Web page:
switch, via the connection concentrator, the handler to an appropriate context for a particular type associated with the connection, wherein the connection is at least one of a bi-directional connection, a paired second connection, and an outbound connection.
Description
CLAIM TO PRIORITY

This application is a continuation of U.S. patent application Ser. No. 11/262,632, entitled “SYSTEM AND METHOD FOR CONCENTRATION AND LOAD-BALANCING OF REQUESTS”, inventors Paul Ferwerda et al., filed Oct. 31, 2005; which application is a continuation of U.S. patent application Ser. No. 09/907,025, entitled “SYSTEM AND METHOD FOR CONCENTRATION AND LOAD-BALANCING OF REQUESTS”, inventors Paul Ferwerda et al., filed Jul. 17, 2001, now U.S. Pat. No. 6,990,511 issued on Jan. 24, 2006; which claims the benefit of U.S. Provisional Application 60/221,057 entitled “SYSTEM AND METHOD FOR CONCENTRATION AND LOAD-BALANCING OF REQUESTS”, inventors Paul Ferweda et al., filed Jul. 27, 2000. Each of the above applications are incorporated herein by reference.

COPYRIGHT NOTICE

A portion of the disclosure of this patent document contains material which is subject to copyright protection. The copyright owner has no objection to the facsimile reproduction by anyone of the patent document or the patent disclosure, as it appears in the Patent and Trademark Office patent file or records, but otherwise reserves all copyright rights whatsoever.

FIELD OF THE INVENTION

The invention relates generally to distributed computing environments, and specifically to a system and a method for achieving scalability in domain computing in an Internet environment.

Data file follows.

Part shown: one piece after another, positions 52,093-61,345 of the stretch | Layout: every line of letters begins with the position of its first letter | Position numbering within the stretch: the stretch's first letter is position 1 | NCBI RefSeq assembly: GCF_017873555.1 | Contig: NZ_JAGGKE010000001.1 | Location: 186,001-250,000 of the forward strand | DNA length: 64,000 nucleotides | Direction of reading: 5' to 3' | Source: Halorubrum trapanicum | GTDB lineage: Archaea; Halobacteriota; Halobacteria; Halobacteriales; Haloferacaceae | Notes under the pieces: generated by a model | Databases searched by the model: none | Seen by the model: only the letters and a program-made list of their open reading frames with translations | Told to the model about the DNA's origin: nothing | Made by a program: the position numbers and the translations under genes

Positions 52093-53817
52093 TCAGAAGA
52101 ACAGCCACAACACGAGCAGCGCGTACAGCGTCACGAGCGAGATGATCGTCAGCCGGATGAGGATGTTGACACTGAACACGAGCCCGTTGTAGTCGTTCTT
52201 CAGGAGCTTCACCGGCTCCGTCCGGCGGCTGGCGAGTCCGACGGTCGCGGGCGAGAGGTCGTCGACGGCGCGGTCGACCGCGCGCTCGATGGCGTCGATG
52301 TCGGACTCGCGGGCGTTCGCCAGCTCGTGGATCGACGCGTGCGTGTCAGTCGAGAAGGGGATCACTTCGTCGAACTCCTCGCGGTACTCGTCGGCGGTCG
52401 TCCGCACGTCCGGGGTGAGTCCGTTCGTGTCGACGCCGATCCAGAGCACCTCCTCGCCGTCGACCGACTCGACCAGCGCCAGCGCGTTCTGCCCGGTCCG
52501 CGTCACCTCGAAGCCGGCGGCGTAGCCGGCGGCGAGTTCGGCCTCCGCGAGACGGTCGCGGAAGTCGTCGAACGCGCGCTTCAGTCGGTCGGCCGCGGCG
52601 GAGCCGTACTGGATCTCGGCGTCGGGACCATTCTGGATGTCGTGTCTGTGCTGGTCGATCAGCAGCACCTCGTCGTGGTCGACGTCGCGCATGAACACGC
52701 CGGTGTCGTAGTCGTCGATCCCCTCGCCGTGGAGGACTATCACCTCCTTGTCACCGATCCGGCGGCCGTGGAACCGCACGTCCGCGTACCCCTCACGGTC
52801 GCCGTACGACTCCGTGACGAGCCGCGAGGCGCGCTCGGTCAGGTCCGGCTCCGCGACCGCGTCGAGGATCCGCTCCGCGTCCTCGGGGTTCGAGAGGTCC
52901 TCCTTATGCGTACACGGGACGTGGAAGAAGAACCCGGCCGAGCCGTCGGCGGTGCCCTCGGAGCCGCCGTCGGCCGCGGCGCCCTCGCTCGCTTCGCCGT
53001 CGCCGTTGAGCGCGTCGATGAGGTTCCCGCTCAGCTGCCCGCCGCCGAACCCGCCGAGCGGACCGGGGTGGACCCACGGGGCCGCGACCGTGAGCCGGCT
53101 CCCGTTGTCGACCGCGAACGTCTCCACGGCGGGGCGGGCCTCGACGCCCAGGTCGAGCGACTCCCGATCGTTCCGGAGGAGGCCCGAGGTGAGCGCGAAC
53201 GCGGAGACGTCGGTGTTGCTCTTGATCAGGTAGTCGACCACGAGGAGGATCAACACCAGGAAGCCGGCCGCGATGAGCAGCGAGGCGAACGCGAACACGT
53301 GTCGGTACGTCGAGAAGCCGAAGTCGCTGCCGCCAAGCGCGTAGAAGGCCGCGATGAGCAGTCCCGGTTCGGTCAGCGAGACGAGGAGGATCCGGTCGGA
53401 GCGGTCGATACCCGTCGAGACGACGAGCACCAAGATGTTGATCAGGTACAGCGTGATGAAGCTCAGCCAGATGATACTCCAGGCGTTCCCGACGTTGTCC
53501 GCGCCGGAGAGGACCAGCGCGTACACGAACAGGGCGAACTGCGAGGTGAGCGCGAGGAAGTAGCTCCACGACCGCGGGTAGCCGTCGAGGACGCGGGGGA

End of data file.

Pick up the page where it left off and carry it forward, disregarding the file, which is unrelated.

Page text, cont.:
BACKGROUND OF THE INVENTION

In the field of the distributed computing, several architectures exist to allow machines to communicate with one another or to share distributed or net-centric applications. One of these architectures includes the Common Object Request Broken Architecture (CORBA). CORBA is an architecture design specification developed by the Object Management Group (OMG), an independent group devoted to developing standards for use in object-oriented computing. Examples of CORBA-compliant systems include Netscape's ONE product, and BEA System's Weblogic Enterprise Server.

CORBA provides a specification for the Interface Definition Language (IDL), which allows software developers to define interfaces to their object-oriented applications in a standard fashion. IDL includes mappings that allow IDL definition and types to be mapped to a variety of programming languages, including C, C++, and Java. Thus, CORBA allows developers to create “transparent” applications, which may be interpreted independent of the original programming language. Developer and third-party vendors create objects which interact with one another through an Object Request Broker (ORB). Using language mappings, developers can create client-side “stubs” and server-side “skeletons”, which the ORB's understand.

Since CORBA 2.0, the CORBA specification has included a method to allow ORB's to communicate seamlessly with each other. The ORB Interoperability Architecture, or more specifically, the General Inter-ORB Protocol (GIOP) standard, defines a set of message requests which ORB's may make over a network. Various flavors of GIOP exist, each tailored to the needs of a specific network transport. GIOP as defined by the OMG, comprises three components:

The Common Data Representation—a transfer syntax mapping IDL types to low-level types for use between network agents.

The GIOP Message Formats—of which there are currently seven, including client request, server reply, client cancel request, client locate request, server locate reply, server close connection, and message error.

The GIOP Message Transport Assumptions—including that: the transport is connection-oriented, reliable, can be viewed as a byte stream, provides reasonable notification of disorderly connection loss, and that the transport's model for initiating connections can be mapped onto the general connection model of TCP/IP.